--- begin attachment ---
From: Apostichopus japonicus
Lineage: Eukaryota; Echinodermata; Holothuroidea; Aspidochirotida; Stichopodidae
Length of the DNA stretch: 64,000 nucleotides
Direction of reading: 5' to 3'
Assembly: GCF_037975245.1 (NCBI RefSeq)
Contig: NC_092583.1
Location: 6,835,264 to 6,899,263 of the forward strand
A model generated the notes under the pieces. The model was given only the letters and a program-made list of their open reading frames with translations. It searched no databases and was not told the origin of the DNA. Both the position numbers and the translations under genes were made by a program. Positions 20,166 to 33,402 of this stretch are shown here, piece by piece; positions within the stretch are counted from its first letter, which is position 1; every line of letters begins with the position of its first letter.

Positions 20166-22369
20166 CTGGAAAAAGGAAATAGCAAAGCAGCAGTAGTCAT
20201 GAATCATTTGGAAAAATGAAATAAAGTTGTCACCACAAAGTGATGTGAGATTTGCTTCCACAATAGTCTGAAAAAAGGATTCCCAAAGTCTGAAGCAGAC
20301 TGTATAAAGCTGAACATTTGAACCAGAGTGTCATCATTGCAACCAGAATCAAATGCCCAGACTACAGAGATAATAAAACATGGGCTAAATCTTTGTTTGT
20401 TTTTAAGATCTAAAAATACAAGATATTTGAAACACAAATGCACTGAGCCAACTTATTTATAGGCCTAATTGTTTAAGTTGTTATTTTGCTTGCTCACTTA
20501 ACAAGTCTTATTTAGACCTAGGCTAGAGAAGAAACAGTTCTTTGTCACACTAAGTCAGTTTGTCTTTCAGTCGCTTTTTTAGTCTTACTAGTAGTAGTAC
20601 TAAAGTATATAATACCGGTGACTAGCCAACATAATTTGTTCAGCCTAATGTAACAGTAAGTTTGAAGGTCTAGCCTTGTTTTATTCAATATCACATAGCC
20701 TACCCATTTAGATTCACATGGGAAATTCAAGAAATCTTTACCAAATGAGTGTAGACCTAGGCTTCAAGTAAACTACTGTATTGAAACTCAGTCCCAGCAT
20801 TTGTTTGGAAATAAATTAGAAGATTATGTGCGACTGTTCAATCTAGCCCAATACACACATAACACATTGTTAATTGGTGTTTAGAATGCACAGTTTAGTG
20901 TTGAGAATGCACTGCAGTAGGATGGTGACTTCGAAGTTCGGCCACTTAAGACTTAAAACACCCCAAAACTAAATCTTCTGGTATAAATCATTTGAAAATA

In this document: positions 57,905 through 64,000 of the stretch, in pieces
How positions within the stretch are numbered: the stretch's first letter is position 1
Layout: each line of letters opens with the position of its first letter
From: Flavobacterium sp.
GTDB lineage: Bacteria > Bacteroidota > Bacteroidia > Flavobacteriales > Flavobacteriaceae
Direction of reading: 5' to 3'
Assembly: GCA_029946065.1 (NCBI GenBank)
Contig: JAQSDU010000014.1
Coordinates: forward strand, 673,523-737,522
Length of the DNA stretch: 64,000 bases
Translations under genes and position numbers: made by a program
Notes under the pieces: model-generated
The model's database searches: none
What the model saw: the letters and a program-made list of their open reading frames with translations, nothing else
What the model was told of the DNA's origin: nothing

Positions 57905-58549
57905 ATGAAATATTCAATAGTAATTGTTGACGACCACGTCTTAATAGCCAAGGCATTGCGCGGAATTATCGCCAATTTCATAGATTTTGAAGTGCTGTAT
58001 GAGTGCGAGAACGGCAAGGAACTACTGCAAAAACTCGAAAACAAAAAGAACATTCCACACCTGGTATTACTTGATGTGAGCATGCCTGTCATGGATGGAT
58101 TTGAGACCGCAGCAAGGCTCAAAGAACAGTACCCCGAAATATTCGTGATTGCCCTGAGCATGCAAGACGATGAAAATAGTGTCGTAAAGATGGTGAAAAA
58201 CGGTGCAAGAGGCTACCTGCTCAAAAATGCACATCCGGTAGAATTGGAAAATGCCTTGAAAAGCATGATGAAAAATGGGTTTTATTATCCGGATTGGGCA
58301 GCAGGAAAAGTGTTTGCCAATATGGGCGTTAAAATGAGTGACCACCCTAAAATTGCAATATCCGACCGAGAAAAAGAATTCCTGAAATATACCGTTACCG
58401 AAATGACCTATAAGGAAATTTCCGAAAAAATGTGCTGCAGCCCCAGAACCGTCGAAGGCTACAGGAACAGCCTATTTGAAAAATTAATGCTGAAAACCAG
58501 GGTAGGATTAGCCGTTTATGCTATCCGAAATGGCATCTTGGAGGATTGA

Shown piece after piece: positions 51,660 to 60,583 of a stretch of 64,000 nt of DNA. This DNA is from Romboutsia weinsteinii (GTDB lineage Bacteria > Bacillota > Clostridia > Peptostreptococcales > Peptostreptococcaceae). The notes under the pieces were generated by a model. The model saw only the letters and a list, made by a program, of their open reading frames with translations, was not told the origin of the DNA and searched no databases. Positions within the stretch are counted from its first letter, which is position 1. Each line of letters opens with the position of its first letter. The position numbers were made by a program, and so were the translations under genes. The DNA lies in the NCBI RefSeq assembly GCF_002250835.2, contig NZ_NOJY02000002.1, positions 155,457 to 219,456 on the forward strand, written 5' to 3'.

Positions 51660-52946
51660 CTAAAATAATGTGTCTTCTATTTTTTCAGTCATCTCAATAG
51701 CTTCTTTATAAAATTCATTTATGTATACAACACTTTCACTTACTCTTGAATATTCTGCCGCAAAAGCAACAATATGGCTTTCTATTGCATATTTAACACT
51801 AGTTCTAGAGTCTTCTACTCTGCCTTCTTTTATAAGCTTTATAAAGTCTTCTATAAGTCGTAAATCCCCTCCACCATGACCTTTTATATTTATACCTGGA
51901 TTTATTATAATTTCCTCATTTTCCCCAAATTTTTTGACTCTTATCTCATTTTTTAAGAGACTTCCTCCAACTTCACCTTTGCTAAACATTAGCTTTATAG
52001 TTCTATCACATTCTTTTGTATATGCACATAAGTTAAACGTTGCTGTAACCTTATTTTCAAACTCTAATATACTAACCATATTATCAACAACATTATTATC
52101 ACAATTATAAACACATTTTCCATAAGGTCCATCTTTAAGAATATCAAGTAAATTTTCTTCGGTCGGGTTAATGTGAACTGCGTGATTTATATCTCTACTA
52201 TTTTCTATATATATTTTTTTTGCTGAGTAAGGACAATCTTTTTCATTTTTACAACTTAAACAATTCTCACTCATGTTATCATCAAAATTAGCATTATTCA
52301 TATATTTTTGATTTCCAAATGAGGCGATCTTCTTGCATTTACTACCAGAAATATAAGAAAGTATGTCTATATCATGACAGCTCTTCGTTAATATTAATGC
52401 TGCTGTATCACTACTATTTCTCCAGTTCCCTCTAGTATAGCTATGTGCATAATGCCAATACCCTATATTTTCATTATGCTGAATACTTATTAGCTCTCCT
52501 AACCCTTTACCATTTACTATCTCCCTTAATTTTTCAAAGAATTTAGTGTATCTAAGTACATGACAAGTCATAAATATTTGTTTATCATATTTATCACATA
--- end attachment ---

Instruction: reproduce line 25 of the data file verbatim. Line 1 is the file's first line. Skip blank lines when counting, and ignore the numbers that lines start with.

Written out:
Assembly: GCA_029946065.1 (NCBI GenBank)